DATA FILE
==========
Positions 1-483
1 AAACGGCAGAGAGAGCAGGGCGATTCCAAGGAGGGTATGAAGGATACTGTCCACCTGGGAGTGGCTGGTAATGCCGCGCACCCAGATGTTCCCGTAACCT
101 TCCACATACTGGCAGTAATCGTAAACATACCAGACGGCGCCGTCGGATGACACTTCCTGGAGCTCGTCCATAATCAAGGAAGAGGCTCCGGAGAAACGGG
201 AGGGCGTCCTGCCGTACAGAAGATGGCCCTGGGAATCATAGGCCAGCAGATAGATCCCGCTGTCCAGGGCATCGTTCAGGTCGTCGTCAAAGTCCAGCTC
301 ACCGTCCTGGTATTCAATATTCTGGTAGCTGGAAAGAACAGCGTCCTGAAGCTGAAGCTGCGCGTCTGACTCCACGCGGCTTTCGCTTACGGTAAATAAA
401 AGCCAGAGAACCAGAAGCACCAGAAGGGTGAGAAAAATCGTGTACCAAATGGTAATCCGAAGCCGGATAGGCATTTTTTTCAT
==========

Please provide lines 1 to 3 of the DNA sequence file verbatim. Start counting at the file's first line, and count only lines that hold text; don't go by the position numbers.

Positions 1-483
1 AAACGGCAGAGAGAGCAGGGCGATTCCAAGGAGGGTATGAAGGATACTGTCCACCTGGGAGTGGCTGGTAATGCCGCGCACCCAGATGTTCCCGTAACCT
101 TCCACATACTGGCAGTAATCGTAAACATACCAGACGGCGCCGTCGGATGACACTTCCTGGAGCTCGTCCATAATCAAGGAAGAGGCTCCGGAGAAACGGG